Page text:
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Ascorbic acid Pregnancy and Breastfeeding Warnings

Medically reviewed by Last updated on Nov 9, 2022.

Ascorbic acid is also known as: Acerola C, Ascocid, Ascor, Ascor L 500, Ascor L NC, Ascot, Betac, C-Time, C/Rose Hips, Cecon, Cee-500, Cemill, Cenolate, Centrum Singles-Vitamin C, Cevi-Bid, Dull-C, Ester-C, Fruit C, Mega-C-Acid Plus, Protexin, Sunkist Vitamin C, Vasoflex HD, Vita-C, Vitamin C, Vitamin C with Rose Hips

Ascorbic acid Pregnancy Warnings

Ascorbic acid has been assigned to pregnancy category A by the FDA when used in doses that are advocated by the FDA. Doses exceeding the recommended dietary allowance (RDA) have been assigned to pregnancy category C. Animal studies have not been reported. There are no controlled data in human pregnancy. Ascorbic acid is only recommended for use during pregnancy when benefit outweighs risk.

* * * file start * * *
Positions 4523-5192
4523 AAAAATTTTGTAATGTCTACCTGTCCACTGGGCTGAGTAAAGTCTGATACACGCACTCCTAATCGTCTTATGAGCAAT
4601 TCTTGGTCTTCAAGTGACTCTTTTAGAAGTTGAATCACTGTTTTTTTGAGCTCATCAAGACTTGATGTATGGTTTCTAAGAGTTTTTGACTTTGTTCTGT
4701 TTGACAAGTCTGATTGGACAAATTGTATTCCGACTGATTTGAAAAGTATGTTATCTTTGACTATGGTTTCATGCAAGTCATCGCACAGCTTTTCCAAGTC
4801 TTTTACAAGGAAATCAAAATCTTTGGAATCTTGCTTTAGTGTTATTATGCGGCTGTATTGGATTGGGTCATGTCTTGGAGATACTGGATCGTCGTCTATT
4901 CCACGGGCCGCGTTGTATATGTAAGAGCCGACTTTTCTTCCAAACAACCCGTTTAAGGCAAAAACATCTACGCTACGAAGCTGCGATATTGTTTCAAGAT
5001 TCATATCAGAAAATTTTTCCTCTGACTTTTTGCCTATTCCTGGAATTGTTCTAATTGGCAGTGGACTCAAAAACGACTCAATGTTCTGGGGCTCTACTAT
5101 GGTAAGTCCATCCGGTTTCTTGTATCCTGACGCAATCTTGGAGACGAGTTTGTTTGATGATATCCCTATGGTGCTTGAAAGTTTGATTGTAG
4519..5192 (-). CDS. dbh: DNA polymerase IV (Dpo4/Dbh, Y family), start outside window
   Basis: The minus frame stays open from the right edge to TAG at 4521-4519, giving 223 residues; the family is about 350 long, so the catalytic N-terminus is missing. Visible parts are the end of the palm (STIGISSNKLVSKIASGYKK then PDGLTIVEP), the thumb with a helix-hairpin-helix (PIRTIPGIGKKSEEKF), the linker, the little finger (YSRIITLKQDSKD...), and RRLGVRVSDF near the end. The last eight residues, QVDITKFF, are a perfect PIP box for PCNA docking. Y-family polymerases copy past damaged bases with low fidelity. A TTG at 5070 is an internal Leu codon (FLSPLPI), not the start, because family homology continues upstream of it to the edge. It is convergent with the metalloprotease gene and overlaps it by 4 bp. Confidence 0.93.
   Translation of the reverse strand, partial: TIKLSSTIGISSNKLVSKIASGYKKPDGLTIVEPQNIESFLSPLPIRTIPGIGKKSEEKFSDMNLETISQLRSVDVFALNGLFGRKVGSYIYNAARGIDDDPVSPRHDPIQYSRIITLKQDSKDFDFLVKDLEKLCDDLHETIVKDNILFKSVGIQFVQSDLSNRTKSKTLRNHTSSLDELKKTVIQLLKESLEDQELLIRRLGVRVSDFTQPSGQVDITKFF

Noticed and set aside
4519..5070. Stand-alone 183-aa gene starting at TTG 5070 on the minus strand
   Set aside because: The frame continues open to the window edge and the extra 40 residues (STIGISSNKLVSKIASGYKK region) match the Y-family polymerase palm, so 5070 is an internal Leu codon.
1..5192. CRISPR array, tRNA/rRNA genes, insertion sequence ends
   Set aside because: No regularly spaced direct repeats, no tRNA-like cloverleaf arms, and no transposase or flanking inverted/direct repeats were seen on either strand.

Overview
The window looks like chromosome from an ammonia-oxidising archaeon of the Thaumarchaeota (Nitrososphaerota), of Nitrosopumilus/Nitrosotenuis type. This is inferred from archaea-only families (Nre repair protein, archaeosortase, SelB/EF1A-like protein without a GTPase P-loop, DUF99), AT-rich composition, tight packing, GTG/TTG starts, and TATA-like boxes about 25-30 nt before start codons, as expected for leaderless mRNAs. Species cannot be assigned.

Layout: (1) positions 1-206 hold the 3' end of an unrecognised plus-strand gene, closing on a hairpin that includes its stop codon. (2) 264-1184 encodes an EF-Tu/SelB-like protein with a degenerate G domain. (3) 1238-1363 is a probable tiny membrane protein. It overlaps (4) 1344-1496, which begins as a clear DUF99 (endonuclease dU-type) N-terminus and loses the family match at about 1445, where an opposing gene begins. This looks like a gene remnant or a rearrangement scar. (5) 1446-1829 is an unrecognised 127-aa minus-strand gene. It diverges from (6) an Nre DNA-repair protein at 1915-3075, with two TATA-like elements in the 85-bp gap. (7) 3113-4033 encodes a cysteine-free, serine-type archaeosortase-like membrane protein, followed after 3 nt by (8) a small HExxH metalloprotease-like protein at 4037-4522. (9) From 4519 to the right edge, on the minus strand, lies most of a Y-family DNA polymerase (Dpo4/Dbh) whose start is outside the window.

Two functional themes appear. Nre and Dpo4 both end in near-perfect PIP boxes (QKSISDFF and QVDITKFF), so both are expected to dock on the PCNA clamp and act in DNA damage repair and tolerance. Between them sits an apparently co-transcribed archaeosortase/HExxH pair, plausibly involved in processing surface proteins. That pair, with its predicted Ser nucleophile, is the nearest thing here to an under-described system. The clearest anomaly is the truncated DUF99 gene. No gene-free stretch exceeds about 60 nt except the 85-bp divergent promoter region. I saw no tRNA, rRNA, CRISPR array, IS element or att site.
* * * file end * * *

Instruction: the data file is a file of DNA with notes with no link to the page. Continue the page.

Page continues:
High doses of ascorbic acid taken during pregnancy have been reported to cause conditional scurvy in infants following birth.

See references

Ascorbic acid Breastfeeding Warnings

Ascorbic acid is excreted into human breast milk. The effects in the nursing infant are unknown. The manufacturer recommends that caution be used when administering ascorbic acid to nursing women.

See references

References for pregnancy information

  1. "Product Information. Cemill 500 (ascorbic acid)." Abbott Pharmaceutical
  2. Briggs GG, Freeman RK, Yaffe SJ.. "Drugs in Pregnancy and Lactation." Philadelphia, PA: Lippincott Williams & Wilkins (2002):

References for breastfeeding information

  1. "Product Information. Cemill 500 (ascorbic acid)." Abbott Pharmaceutical

Further information

Always consult your healthcare provider to ensure the information displayed on this page applies to your personal circumstances.